Review: Home by Calisa Rhose

Home by Calisa Rhose
Series: Tales of the Scrimshaw Doll
Publisher: The Wild Rose Press
Page Count: 69
Source: ebook provided by the publisher

What could a gypsy and a Vietnam veteran have in common?

Silvertown’s outcast, Poppy Tippen, has loved football hero Sam “The Force” Callahan forever. But he never seemed to know she was alive. Now he’s home from the war and she suddenly finds herself comforting him from the demons of “that damn war.” Is his attention merely an escape from the haunting nightmares? Or does she hold the interest of the only man she’s ever truly loved?

Sam Callahan’s only solace from the war nightmares wrecking his life comes in the unlikely form of a gypsy girl with stigmas of her own. He’s known Poppy his entire life, but there’s something different about her now. Something special he desperately wants to hold on to. Can he convince her she’s the only thing he needs to put the past behind him?

Review:  I can’t say that I’ve read a lot of novellas. I tend to read the longer works that take two or three days— sometimes more—to read through. Longer to me means more in depth, more interaction with the characters, more getting to know them inside and out. That said, I wasn’t expecting memorable characters, when I picked up this book. I was expecting a slice of life type romance and would take me from A to B in a few short pages, and I would sit back and say, “That was an afternoon well spent.” What I got instead was an in depth look at two very different characters who need each other more than they even know. And all within the span of sixty-plus pages.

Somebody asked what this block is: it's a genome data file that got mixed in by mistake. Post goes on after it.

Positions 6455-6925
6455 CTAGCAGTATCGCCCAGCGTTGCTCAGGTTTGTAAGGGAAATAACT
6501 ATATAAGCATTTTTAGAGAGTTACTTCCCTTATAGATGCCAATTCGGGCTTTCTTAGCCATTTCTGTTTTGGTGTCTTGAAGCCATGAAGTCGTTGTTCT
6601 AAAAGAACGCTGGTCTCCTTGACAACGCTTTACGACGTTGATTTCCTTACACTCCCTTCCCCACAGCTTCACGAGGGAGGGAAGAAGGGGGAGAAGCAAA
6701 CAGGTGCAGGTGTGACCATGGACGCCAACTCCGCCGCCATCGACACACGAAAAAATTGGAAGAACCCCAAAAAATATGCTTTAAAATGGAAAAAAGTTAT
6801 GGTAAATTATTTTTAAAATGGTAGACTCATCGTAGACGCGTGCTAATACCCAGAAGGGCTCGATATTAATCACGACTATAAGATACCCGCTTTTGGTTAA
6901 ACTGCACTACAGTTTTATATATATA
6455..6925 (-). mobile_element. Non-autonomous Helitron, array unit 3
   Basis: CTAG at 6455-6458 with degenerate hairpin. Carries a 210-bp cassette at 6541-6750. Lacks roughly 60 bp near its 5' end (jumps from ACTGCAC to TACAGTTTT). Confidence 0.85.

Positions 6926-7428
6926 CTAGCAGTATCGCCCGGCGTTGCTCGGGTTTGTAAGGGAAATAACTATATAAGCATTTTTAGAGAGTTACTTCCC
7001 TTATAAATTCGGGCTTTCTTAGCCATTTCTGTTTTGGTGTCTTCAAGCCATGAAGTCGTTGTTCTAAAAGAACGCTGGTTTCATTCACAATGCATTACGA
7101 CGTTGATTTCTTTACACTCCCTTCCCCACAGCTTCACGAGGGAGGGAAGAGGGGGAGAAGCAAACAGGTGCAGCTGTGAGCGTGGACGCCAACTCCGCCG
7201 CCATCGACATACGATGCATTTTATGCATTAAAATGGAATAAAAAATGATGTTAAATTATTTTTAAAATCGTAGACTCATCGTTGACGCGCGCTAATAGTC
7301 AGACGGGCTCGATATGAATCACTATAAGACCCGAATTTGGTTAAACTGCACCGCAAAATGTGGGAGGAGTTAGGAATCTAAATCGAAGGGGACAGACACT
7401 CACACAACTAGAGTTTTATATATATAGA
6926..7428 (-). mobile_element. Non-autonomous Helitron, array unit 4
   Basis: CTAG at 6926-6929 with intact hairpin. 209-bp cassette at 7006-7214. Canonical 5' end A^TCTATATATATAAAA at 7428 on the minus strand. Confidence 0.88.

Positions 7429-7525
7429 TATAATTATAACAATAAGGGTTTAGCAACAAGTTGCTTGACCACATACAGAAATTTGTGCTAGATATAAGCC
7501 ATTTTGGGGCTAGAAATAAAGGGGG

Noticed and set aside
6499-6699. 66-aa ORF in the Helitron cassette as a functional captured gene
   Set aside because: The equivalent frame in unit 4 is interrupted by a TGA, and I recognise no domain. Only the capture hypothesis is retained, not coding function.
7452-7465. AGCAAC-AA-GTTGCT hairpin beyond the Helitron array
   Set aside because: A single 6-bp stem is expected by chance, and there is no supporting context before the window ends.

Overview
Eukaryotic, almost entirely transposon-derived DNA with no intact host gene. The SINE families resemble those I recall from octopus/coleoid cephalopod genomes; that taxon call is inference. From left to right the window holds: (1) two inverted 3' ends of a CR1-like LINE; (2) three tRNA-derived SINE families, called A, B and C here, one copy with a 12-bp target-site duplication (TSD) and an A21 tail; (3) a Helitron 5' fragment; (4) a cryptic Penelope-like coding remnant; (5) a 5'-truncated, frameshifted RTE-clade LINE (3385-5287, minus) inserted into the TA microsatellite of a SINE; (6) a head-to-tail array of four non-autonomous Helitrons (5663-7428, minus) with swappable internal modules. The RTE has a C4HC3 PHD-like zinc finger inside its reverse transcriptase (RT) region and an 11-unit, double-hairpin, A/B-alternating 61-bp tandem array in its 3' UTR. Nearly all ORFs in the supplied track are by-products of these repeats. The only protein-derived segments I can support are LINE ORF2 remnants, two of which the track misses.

Sam Callahn has just returned from the war, broken, shell-shocked and having a hard (read nearly impossible) time adjusting back to civilian life. Add to these problems survivor guilt and a mother who seems to have not dealt with her own problems very well, and you have enough emotional baggage to weigh down Hercules. But Sam is trying, even though he suffers daily, he wants to find his way in a world where he no longer feels he belongs.

Poppy Tippen the town outcast, has never really belonged. Thanks to her questionable parentage and gypsy mother in a time when such things were the beginning and end of acceptance, she remains on the fringes. But who better to champion the man returning from war wondering what it’s all been for?

Calisa Rhose weaves a fantastic tale of two unlikely people bound by their social exile and the love they can only find with each other. The characters are memorable, believable, and easy to fall in love with. Though I have to say a few of the plot twists tended to click into place with great ease, I can accept that as the nature of the novella and overlook any author-convenience that might have occurred. Mainly because the characterization is so good with writing able to transport a skeptic to another time and place. Thanks, Calisa, for an afternoon more than well spent.

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